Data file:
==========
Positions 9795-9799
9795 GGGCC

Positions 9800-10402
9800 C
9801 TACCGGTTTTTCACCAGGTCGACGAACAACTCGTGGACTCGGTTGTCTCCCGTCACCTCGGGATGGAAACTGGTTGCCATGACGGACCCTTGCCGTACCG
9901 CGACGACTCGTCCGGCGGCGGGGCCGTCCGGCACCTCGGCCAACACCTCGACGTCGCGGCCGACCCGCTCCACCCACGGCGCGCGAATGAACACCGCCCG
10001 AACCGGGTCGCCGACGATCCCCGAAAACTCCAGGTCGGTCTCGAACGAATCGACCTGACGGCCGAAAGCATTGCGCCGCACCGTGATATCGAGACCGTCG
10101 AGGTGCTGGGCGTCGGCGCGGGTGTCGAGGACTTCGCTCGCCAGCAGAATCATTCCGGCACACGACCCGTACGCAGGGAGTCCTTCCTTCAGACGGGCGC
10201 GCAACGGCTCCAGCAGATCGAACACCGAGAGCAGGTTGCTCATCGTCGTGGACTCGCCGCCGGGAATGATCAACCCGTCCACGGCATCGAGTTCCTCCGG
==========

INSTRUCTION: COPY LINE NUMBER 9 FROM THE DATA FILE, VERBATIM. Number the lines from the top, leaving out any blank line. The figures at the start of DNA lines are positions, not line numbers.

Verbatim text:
10201 GCAACGGCTCCAGCAGATCGAACACCGAGAGCAGGTTGCTCATCGTCGTGGACTCGCCGCCGGGAATGATCAACCCGTCCACGGCATCGAGTTCCTCCGG